Rainer Kundörfer, Founder and CEO of the consulting firm Kundörfer Consulting. Image: Kundörfer
Opinion

Do regional real estate service providers still have a future?

Classic retail property development offers the market ever fewer new projects.

BY RAINER KUNDÖRFER

The necessary refurbishment of many existing properties still has not reached the possible or necessary dynamics. The number of expansive retail concepts has shrunk.

International and institutional investors, investment companies, and banks ask about track records and for international references when choosing partners to accompany them through still-booming real estate transaction processes. The administration and management of commercial real estate now requires extensive know-how and resource deployment for marketing, facility management, security issues, and many other functions—in sum, the tasks are becoming ever more complex.

The objective today is not to discuss the reasons for these developments but to wonder what this market situation means for the positioning of local and regional brokers and real estate services. The first points above of course shrink the portion of the pie available for brokers’ traditional space-renting business.

Having an internationally-active service provider to accompany real estate transactions is obviously an advantage. Its reputation; global network; extensive, centrally-maintained database; and other economies of scale provide the decision-makers in the institutional sector with an ostensibly safer choice. What can go wrong if a landlord or seller of a property entrusts it to one of the top international providers?

In managing shopping centers and retail parks, international providers are probably also ahead by a nose. The facility management benefits include size and volume advantages on service contracts and the centralized structure of legal departments. The latter have dealt with almost every problem already and can solve daily issues with ease. Individual operators can struggle even with routine issues. At first glance, then, everything seems pretty bleak for local specialists. How can we give them hope without denying reality?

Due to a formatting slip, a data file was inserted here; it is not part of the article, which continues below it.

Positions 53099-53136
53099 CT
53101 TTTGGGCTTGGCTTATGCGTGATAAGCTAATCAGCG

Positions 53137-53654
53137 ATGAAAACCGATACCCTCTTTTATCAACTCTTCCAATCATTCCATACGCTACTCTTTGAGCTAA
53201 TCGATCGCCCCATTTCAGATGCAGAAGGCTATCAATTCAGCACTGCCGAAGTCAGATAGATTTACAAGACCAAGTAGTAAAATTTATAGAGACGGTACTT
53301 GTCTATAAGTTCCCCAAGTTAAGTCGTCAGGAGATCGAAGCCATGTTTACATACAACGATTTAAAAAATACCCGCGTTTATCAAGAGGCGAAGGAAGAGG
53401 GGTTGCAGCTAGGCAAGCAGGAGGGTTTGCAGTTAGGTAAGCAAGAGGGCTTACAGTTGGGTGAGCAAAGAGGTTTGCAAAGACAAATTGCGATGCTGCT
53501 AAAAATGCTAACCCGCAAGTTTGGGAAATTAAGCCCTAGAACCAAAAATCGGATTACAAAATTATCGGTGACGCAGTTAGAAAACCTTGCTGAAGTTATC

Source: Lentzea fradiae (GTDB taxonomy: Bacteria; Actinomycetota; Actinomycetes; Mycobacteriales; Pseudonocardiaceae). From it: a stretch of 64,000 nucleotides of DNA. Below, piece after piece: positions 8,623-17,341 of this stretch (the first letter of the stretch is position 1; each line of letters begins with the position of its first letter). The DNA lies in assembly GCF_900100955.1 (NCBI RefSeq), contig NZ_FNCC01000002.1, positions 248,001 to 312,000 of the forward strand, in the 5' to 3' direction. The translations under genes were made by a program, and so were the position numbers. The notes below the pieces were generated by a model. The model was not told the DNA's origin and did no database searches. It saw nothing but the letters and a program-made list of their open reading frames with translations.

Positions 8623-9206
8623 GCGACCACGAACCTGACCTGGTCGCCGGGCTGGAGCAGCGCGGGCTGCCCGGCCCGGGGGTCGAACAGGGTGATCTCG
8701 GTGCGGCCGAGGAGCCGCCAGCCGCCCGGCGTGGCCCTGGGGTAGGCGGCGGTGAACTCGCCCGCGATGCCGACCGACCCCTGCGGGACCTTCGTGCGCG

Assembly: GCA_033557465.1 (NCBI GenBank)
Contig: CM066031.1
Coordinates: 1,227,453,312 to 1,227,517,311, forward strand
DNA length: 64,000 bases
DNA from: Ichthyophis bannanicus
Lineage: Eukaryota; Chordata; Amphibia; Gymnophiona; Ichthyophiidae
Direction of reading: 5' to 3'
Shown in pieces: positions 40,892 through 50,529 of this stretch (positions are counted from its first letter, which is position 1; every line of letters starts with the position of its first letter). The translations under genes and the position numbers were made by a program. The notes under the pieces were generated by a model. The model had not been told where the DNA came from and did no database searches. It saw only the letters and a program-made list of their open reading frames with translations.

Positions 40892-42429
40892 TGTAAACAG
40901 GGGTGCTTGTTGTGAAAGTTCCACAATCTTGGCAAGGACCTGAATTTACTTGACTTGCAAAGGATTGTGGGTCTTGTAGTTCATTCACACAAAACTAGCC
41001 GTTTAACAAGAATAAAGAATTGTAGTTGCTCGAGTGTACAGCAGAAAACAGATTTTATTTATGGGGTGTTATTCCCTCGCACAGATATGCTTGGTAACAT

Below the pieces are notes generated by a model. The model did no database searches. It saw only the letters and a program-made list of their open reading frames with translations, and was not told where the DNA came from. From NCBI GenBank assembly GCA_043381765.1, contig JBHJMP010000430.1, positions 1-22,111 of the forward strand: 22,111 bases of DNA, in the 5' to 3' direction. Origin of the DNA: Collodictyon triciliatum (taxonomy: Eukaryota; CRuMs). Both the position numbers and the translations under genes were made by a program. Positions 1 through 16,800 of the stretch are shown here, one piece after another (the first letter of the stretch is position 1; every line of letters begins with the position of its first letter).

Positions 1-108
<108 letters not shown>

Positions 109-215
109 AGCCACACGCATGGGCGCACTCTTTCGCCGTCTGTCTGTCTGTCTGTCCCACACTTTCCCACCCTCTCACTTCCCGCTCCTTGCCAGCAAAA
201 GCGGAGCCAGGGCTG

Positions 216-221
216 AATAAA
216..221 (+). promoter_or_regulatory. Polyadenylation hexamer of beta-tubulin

Local service providers should take a look at their colleagues in local retail. Their market situation is similar. They, too, face headwinds and must compete against seemingly all-powerful international chains. Just like such merchants, local advisors and brokers have to rethink their processes and consistently comply with their customers’ needs. Their demands and concrete situation are the starting point for the services consultants offer.

Agents’ clear communication, combined with a unique exposition of their range of services and personal attention to customers may provide the necessary security. The service provider as a brand—a brand that delivers this security. These can be good arguments for trusting an expert on the regional scene even under the stringent conditions described above.

It also makes little sense for the niche players to provide standard products in a price war with the big players. As in retail, this is where differentiation is key. There needs to be flexibility to provide customers with customized solutions. These must be aligned with individual needs and not provided according to schematic generalizations. This is not to doubt or downplay the quality provided by the “big guys” but to draw attention to the slow reaction times of the large “battleships,” often caused by structural factors. Local service providers can score points here with flexibility and agility.

They are also not alone in the jungle of the international real estate market. No, local service providers have like-minded people with whom they can offer tailored services on a project basis even across country borders. As a colleague of mine says, “better a shared business than no business.”

Made-to-measure services and a balance between stakeholders, rather than rapidity, are the key factors in the current market. This will allow small, regional real estate service providers to remain competitive and make their benefits to customers plausible. Because just as in retail and everywhere else: The customer decides and his satisfaction is his measuring stick.

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